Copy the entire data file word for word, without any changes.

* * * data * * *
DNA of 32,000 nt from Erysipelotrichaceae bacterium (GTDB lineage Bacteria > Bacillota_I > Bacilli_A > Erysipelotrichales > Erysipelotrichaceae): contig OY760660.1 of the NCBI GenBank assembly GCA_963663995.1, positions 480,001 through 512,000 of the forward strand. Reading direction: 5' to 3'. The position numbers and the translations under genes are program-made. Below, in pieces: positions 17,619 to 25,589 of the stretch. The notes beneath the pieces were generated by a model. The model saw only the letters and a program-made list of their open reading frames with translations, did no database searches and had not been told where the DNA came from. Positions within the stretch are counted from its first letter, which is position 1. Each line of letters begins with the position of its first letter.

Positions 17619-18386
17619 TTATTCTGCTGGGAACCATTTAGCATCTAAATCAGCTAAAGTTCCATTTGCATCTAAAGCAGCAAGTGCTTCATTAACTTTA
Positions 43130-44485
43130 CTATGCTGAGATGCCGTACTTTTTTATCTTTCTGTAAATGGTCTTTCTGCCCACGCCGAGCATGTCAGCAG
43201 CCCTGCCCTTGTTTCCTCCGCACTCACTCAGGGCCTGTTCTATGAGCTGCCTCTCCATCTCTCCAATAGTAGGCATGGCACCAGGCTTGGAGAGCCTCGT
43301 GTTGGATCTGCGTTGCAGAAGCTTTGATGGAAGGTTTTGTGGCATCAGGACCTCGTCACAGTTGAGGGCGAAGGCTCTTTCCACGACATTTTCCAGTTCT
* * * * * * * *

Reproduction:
DNA of 32,000 nt from Erysipelotrichaceae bacterium (GTDB lineage Bacteria > Bacillota_I > Bacilli_A > Erysipelotrichales > Erysipelotrichaceae): contig OY760660.1 of the NCBI GenBank assembly GCA_963663995.1, positions 480,001 through 512,000 of the forward strand. Reading direction: 5' to 3'. The position numbers and the translations under genes are program-made. Below, in pieces: positions 17,619 to 25,589 of the stretch. The notes beneath the pieces were generated by a model. The model saw only the letters and a program-made list of their open reading frames with translations, did no database searches and had not been told where the DNA came from. Positions within the stretch are counted from its first letter, which is position 1. Each line of letters begins with the position of its first letter.

Positions 17619-18386
17619 TTATTCTGCTGGGAACCATTTAGCATCTAAATCAGCTAAAGTTCCATTTGCATCTAAAGCAGCAAGTGCTTCATTAACTTTA
Positions 43130-44485
43130 CTATGCTGAGATGCCGTACTTTTTTATCTTTCTGTAAATGGTCTTTCTGCCCACGCCGAGCATGTCAGCAG
43201 CCCTGCCCTTGTTTCCTCCGCACTCACTCAGGGCCTGTTCTATGAGCTGCCTCTCCATCTCTCCAATAGTAGGCATGGCACCAGGCTTGGAGAGCCTCGT
43301 GTTGGATCTGCGTTGCAGAAGCTTTGATGGAAGGTTTTGTGGCATCAGGACCTCGTCACAGTTGAGGGCGAAGGCTCTTTCCACGACATTTTCCAGTTCT